Twenty-third Sunday after Pentecost

There is a very practical exhortation in the passage today—the call to work and not to be idle, or a busybody.

Malachi 4:2
You shall go out leaping like calves from the stall. Photo by Taylor Cogdell on Unsplash; licensed under CC0.

November 17, 2019

Second Reading
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Commentary on 2 Thessalonians 3:6-13

There is a very practical exhortation in the passage today—the call to work and not to be idle, or a busybody.

There are a number of possibilities as to who these idlers might be.

First, it may be that the idlers are those who claim to believe that Christ is coming soon (2 Thessalonians 2:1) and they therefore conclude, “Why bother working, it’ll all be over soon?”

This is easy to dismiss as nonsense, but there is a version of this that may be seen to be prevalent today. There are those who are particularly committed to the belief that Christ will return soon, and there will be some version of Armageddon, and judgement for the wicked. As a result of what can be this very blinkered commitment, such people ignore that call to work for justice, and truth, mercy and compassion in the world. They ignore the weak and the lowly, they disdain the challenge to reflect the life of Jesus in their lives and prefer instead to allow wickedness and malevolence to increase in their misguided and deviant idea that this will all hasten the coming of Christ.

Second, it may be that there are those who have become part of the community of believers because there it exhibits and models a level of care, kindness, and generosity. However, once some folk have joined this generous community they then themselves take advantage and become a drain on the community. We might think here about the generous and gracious community of believers that is pictured in Acts 4 who shared everything that they had, ensuring that no one went without, and then reflect how easy it might be for someone to take advantage of others’ generosity.

Third, we might suggest that the lazy idlers are those who are wealthy and think therefore that they have no need to work. After all, why would they want to dirty their hands, when others will do it for them? We know of course that within the body of Christ there is no such thing as privilege, nor status based on wealth or background, or social position, but it may be that this passage is a challenge to those who hold to the lie of privilege that they should humble themselves, and work righteousness and justice, mercy, compassion, and generosity.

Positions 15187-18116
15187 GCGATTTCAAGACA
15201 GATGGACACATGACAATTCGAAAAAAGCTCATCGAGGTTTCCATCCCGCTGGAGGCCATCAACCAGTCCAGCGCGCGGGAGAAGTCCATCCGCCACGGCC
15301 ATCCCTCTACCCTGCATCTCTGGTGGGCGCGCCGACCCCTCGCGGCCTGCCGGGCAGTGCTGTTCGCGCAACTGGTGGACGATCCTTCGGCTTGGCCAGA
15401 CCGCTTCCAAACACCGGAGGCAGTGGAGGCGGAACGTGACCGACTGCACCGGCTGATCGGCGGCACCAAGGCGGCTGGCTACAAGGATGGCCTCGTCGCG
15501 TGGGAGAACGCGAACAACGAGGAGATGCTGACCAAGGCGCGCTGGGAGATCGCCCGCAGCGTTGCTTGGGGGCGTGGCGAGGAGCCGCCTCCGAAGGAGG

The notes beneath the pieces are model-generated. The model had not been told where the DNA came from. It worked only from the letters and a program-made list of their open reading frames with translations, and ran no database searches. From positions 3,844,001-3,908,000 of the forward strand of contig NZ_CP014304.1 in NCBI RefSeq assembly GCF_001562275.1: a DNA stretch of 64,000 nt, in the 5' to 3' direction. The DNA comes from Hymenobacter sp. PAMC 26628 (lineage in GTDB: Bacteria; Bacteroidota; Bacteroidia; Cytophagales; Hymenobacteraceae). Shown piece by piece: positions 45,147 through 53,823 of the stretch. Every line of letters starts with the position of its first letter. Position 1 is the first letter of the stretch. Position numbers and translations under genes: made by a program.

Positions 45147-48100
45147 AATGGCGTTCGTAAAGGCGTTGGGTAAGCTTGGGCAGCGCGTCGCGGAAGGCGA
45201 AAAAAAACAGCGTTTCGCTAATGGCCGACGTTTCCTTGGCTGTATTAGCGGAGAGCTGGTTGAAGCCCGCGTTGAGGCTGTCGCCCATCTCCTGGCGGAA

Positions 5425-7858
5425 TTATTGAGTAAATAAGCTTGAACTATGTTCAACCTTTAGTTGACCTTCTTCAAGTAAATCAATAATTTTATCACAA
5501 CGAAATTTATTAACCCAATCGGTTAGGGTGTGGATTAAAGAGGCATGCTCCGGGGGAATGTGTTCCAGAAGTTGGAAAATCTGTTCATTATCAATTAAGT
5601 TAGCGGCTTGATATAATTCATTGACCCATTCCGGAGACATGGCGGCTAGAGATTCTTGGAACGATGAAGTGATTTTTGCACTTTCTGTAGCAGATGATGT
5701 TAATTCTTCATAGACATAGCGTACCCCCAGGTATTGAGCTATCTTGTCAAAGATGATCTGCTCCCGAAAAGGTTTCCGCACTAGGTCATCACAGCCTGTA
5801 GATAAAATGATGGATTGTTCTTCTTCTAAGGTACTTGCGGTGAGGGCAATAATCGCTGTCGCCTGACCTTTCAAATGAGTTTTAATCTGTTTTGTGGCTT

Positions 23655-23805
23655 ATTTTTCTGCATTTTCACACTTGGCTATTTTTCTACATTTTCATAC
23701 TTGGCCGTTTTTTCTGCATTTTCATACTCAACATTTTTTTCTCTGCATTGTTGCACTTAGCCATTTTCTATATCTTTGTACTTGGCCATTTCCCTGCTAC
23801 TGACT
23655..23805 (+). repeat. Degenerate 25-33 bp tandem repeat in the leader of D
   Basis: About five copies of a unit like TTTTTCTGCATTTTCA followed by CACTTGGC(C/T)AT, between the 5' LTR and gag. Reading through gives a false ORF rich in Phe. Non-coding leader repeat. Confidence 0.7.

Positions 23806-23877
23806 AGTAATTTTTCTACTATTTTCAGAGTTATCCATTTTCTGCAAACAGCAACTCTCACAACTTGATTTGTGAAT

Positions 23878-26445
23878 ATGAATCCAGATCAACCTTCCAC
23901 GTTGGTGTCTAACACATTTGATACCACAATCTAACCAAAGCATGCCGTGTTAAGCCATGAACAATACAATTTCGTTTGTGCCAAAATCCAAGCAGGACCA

This exhortation to work and challenge that if you do not work you shall not eat, has been taken by people both of the left and right wings of the political spectrum (examples such as Lenin’s principle of socialism in the early communist era and Michele Bachmann articulating doctrine of the political right-wing in the United States) and used in various malicious and unkind ways to deny the needy and struggling in our society.

However, the key to how we can interpret and apply this passage today is to be found in the very last phrase: “Brothers and sisters, do not be weary in doing what is right” (2 Thessalonians 3:13).

The challenge and exhortation are ultimately in doing what is right in and through our work. Taking this approach, we can now see that there will be those who confess faith in Jesus Christ, say the creeds, join the church and so on, but are idle and neglectful when it comes to “doing what is right.”

The writer of this passage has spoken earlier not just about what is right, but also about the traditions that have been painstakingly and repetitively passed on to each new generation of believers. There is an expectation that new believers, as they enter and become part of the community of disciples, will accept these traditions and will work hard to follow them. Those who do not adhere to these traditions of righteousness, justice, truth, mercy, compassion, and forgiveness are the idlers.

If we were to trace the tradition that has been passed on by the apostles and lived out among the Thessalonians then what would we find? Limiting our search solely to 2 Thessalonians we see that this tradition includes:

  • There is an emphasis on grace, and peace (2 Thessalonians 1:2, 12; 2:16, 3:16).
  • There is the reminder that the revelation of Jesus Christ is rooted in his relation with God the Father (1:1).
  • The relationship between the Lord Jesus and his disciples is one of devoted love (1:13, 16; 2:5).
  • The faithfulness of Jesus if doing the work that his Father called him to (3:5).
  • The otherworldly power of the Lord. He will destroy the “lawless one” with the “breath of his mouth” (2:8). The “lawless one” has built his life and reputation upon lies and fake news and the Lord Jesus will simply speak the truth and the words (breath) of his mouth will annihilate him.

There is then a call to work, but to work for righteousness. To work hard so that the traditions passed on by the apostles, based on the life and ministry of the Lord Jesus Christ, might become a reality within our communities and society.